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Could GR generalized to non-integer dimension?

  1. Apr 10, 2009 #1
    could GR generalized to non-integer dimension??

    let us suppose that the dimension of space time is NOT an integer then , could we generalize GR to obtain an expressions of Tensor, Covariant derivatives... in arbitrary dimensions ?? let us say 4.567898.. or similar, i mean GR in non integer dimensions of space time
  2. jcsd
  3. Apr 10, 2009 #2
    Re: could GR generalized to non-integer dimension??

    What is a "fraction of a dimension"?
  4. Apr 10, 2009 #3


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    Re: could GR generalized to non-integer dimension??

    Maybe zetafunction is talking about the concept of fractals having fractional dimension--there's a basic conceptual explanation here, and someone wrote up a good post here, the basic idea being:
    I'd doubt that the topological definition of dimension can be applied to differential geometry to give metric spaces with fractional dimension, which would mean you can't generalize GR to fractional dimensions, but who knows...
  5. Apr 10, 2009 #4


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    Re: could GR generalized to non-integer dimension??

    Apparently there are some speculative theories of quantum gravity in which spacetime has a fractal structure. On a macroscopic scale, everything is 4-dimensional as in classical relativity. The suggestion is that as you zoom in to quantum scales, the fractal dimension continuously reduces to a lower value, e.g. 2 in the limit. On Planck scales, spacetime becomes a self-similar fractal, it is suggested, so as you zoom in even further there is nothing more to see, just a copy of what you've already seen. Apparently a 2D version of quantum gravity is much easier than higher dimensions. Not that I understand quantum theory, or fractal theory, very well.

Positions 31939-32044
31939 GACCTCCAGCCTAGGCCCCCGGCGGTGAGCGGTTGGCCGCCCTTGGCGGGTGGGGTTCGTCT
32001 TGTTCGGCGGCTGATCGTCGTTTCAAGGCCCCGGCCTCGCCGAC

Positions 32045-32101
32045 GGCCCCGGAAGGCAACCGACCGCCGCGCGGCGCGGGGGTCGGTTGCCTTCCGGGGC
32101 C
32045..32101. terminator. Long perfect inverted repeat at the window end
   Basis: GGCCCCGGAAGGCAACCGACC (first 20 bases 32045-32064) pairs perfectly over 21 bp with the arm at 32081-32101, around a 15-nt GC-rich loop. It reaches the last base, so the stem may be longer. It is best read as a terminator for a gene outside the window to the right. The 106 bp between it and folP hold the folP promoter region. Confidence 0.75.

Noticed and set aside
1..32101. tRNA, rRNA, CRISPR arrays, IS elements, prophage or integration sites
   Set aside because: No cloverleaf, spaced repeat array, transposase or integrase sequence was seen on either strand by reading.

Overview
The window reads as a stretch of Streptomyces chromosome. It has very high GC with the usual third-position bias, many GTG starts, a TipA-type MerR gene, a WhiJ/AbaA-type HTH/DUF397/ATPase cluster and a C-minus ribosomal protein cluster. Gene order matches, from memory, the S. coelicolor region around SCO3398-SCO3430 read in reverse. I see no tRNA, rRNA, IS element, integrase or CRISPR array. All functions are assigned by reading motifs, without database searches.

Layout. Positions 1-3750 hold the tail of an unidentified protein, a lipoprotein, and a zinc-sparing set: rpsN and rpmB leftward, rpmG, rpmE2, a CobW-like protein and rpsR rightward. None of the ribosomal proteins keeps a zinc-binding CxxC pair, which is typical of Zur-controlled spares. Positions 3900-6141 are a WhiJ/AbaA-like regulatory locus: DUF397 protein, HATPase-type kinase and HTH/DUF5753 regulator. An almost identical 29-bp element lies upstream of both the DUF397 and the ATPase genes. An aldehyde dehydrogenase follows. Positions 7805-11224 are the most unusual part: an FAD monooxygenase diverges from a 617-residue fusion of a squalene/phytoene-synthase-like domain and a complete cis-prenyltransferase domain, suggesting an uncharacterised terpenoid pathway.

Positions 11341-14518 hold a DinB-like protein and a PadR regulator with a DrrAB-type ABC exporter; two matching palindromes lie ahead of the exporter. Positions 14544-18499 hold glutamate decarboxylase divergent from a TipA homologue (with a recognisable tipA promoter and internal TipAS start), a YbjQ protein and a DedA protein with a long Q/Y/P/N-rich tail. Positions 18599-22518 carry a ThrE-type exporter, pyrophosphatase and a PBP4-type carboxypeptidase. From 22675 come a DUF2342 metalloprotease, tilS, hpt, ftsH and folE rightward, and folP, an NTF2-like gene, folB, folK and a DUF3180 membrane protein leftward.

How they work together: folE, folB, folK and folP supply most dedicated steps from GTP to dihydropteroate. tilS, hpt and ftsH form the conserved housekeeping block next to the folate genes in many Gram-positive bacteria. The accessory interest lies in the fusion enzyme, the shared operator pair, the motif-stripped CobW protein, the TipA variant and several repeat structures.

Reference: Jurkiewicz, Loll and Ambjorn, "Using Causality to Solve the Puzzle of Quantum Spacetime", Scientific American, July 2008. On page 1, follow the link to "Zooming in on Spacetime".
  6. Apr 10, 2009 #5
    Re: could GR generalized to non-integer dimension??

    Fractals are not even manifolds, much less differentiable manifolds. The answer to your question is no, although may be one day someone will find a sweeping generalization of the manifold concept that includes fractals; such a generalization has not been found in mainstream math or physics to date.
  7. Apr 11, 2009 #6


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    Re: could GR generalized to non-integer dimension??

    You can complexify dimensions in GR so that the real parts of each dimension are fractional.
  8. Apr 11, 2009 #7
    Re: could GR generalized to non-integer dimension??

    I was also thinking along the lines of post #5....but as always approximations might provide an alternative depending on the scales of investigation....

    In addition another physical variation is the possibility dimensionality limitations suggested by string theory T duality..insensitivity to size R or 1/R...

    And even Planck scale minimums from quantum theory might thwart GR in any formulation to date....
    So there seem to be several different views of space/time that are not very smooth nor even classical in concept...more to come, I'm sure...
  9. Apr 12, 2009 #8
  10. Apr 12, 2009 #9
    Re: could GR generalized to non-integer dimension??

    Dimensional regularization is just a formal trick for taming integrals, it is not equivalent to a geometric consideration of non-integer dimensions: 4 - epsilon etc has symbolic (mathematical) meaning only, not physical meaning, except that the trick leads to correct answers when tested against experiment.
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